Patient gets relief after living 30 years with incorrect asthma diagnosis

May 8, 2014 by Katie Pence, University of Cincinnati

Sardinia, Ohio, resident Sharon Haskin says she spent her entire life using nebulizers and inhalers to deal with what she thought was a bad case of asthma.

However, after a trip to Florida left her feeling sicker than ever, John, her husband of 36 years, asked her physician to take a closer look and find some answers to her breathing troubles.

"My doctor did a bronchoscopy and found that I had dynamic airway collapse (EDAC)," she says, adding that she might have had the condition as a child and was misdiagnosed for years.

EDAC is a collapse of the trachea and main bronchus of more than 50 percent of its diameter during exhalation. Patients are often misdiagnosed with asthma and Chronic Obstructive Pulmonary Disease (COPD), and they present with a chronic barking cough, severe shortness of breath and chest pain.

Haskin was referred to UC Health—"I love UC, and have had great experiences there," she says—and was seen by Sadia Benzaquen, MD, UC Health interventional pulmonologist and UC Cancer Institute physician.

Benzaquen, who is also an assistant professor in the department of internal medicine, passed the newly created Interventional Pulmonology Boards, making him only one of three certified physicians in Ohio and the only one in the Tristate.

Interventional pulmonology focuses on the use of advanced diagnostic and therapeutic techniques to treat patients with lung cancer, pleural disease and other advanced airway disorders. Benzaquen is currently the only highly trained interventional pulmonologist in the area.

Benzaquen did another bronchoscopy and found the "worst case he'd ever seen," Haskin remembers. She was awake for the procedure.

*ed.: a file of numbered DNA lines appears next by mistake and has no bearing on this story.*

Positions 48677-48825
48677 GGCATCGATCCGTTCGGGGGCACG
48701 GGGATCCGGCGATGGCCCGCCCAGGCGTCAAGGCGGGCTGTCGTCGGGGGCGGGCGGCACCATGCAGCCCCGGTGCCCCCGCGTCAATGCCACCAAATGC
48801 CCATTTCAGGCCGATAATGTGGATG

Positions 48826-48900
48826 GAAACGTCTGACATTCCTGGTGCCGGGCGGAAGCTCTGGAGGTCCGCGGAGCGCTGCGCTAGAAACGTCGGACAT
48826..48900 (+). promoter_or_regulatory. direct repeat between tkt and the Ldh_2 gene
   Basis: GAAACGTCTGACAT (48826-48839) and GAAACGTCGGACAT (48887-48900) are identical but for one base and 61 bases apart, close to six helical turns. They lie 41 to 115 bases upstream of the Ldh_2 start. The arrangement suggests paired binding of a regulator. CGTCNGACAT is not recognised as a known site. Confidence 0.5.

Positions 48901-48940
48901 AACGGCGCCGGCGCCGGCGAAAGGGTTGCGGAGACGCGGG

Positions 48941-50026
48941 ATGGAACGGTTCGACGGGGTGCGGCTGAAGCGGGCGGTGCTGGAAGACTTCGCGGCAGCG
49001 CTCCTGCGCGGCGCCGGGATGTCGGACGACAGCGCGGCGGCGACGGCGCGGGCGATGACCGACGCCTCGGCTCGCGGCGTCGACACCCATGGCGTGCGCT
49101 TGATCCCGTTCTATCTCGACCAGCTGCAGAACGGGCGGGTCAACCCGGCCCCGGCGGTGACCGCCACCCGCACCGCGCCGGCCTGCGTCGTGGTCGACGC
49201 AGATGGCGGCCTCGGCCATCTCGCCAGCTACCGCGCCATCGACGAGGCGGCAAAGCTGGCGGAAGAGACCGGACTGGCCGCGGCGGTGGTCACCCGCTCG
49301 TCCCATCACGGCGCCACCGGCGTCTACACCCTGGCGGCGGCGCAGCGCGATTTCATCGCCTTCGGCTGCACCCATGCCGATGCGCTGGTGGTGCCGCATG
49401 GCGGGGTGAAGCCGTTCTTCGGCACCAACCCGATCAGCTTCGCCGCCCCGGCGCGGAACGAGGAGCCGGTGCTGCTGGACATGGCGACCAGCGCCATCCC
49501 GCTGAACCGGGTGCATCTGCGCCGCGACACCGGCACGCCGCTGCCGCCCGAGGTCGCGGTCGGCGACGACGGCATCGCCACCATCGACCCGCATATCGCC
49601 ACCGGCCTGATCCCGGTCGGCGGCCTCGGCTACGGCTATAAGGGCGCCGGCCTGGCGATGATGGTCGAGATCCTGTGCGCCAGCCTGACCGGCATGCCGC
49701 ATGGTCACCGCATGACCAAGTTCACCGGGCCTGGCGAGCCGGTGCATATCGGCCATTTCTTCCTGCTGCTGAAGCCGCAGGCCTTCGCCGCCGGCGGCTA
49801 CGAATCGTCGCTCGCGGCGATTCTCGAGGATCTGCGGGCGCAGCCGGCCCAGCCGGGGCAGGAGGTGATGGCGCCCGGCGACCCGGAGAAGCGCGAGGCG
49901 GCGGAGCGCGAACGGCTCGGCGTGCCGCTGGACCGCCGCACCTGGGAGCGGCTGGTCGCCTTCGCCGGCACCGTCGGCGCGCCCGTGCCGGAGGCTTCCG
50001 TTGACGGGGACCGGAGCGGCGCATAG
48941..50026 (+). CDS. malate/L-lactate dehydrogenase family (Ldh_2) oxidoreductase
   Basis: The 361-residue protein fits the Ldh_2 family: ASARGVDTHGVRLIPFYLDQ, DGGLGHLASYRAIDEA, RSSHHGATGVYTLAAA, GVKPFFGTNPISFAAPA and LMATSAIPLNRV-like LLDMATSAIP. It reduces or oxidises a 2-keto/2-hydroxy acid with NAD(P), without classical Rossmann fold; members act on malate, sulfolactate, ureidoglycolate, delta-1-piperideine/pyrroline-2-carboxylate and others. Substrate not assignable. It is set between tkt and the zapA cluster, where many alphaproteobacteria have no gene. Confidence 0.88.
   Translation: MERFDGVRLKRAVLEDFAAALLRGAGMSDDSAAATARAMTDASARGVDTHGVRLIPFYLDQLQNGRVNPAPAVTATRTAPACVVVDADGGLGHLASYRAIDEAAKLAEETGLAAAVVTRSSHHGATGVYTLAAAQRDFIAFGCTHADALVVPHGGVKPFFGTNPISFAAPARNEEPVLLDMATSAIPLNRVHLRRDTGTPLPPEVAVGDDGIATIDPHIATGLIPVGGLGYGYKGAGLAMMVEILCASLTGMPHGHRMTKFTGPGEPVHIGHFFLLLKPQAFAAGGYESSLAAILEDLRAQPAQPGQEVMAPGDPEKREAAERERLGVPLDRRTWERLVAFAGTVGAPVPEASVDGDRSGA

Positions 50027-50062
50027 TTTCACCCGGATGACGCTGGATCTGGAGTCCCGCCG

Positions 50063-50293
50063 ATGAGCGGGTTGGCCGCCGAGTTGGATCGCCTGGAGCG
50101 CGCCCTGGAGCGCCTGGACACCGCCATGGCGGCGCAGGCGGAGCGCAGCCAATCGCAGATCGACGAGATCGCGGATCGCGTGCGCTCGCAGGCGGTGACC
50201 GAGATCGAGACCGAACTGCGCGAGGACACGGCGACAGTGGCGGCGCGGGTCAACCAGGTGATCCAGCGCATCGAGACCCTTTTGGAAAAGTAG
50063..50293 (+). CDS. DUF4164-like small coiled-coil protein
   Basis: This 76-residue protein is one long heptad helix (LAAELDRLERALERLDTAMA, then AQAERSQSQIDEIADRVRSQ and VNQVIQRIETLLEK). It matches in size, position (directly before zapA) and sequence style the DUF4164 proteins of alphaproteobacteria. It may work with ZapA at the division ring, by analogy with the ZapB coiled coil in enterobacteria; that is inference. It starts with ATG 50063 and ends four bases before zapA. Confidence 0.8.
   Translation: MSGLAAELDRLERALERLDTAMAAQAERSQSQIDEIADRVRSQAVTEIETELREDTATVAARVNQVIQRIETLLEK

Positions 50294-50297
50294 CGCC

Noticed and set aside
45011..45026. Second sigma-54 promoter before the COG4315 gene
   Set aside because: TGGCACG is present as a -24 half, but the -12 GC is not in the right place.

"As scary as it was, he held my hand the entire time—he's truly one in a million," she says.

Benzaquen prescribed antibiotics, but the condition did not improve, and he suggested a temporary stent to open the airway and tracheoplasty, to repair the trachea and keep the airway open.

"This is not a well-known condition, and we are the only pulmonologists in the region treating these patients with specialized care needs," says Benzaquen.

Haskin had the stent placed around Thanksgiving and underwent the tracheoplasty surgery at Dayton's Miami Valley Hospital in January.

"Dr. Benzaquen told me when he put the stent in that I'd know immediately if it worked, and I did," she says. "As I woke up from the sedation, I noticed right away that I could breathe—finally."

Now, she's able to fill her lungs with air unlike she's ever been able to do before, and it's all thanks to UC Health and Dr. Benzaquen.

"When Dr. Benzaquen saw me for the first time after the surgery, he was so excited—'I can hear your voice,' he said," Haskin recalled, adding that her voice became much stronger after she stopped all of the asthma treatments. "He's just an amazing doctor—the whole team is wonderful.

"It's important for people to know that they can get the best care possible locally; there's no need to go to a larger medical center in another city when the best is right here in our back yards."

Explore further: Hot, Humid Weather Could Affect Asthma Sufferers